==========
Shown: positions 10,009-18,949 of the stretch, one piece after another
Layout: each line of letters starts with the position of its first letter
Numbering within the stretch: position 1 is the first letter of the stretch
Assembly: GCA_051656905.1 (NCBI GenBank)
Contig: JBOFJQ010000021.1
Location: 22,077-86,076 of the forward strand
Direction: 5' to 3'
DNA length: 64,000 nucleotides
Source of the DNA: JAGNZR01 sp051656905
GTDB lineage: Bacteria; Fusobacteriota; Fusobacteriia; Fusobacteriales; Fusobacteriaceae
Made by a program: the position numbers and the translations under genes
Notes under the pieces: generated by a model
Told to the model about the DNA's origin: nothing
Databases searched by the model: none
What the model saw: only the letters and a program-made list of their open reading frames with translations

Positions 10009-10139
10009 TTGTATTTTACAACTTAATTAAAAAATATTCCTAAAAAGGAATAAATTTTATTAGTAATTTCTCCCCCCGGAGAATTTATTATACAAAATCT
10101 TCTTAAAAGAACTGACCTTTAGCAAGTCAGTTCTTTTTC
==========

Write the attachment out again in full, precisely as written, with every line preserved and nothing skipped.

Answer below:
Shown: positions 10,009-18,949 of the stretch, one piece after another
Layout: each line of letters starts with the position of its first letter
Numbering within the stretch: position 1 is the first letter of the stretch
Assembly: GCA_051656905.1 (NCBI GenBank)
Contig: JBOFJQ010000021.1
Location: 22,077-86,076 of the forward strand
Direction: 5' to 3'
DNA length: 64,000 nucleotides
Source of the DNA: JAGNZR01 sp051656905
GTDB lineage: Bacteria; Fusobacteriota; Fusobacteriia; Fusobacteriales; Fusobacteriaceae
Made by a program: the position numbers and the translations under genes
Notes under the pieces: generated by a model
Told to the model about the DNA's origin: nothing
Databases searched by the model: none
What the model saw: only the letters and a program-made list of their open reading frames with translations

Positions 10009-10139
10009 TTGTATTTTACAACTTAATTAAAAAATATTCCTAAAAAGGAATAAATTTTATTAGTAATTTCTCCCCCCGGAGAATTTATTATACAAAATCT
10101 TCTTAAAAGAACTGACCTTTAGCAAGTCAGTTCTTTTTC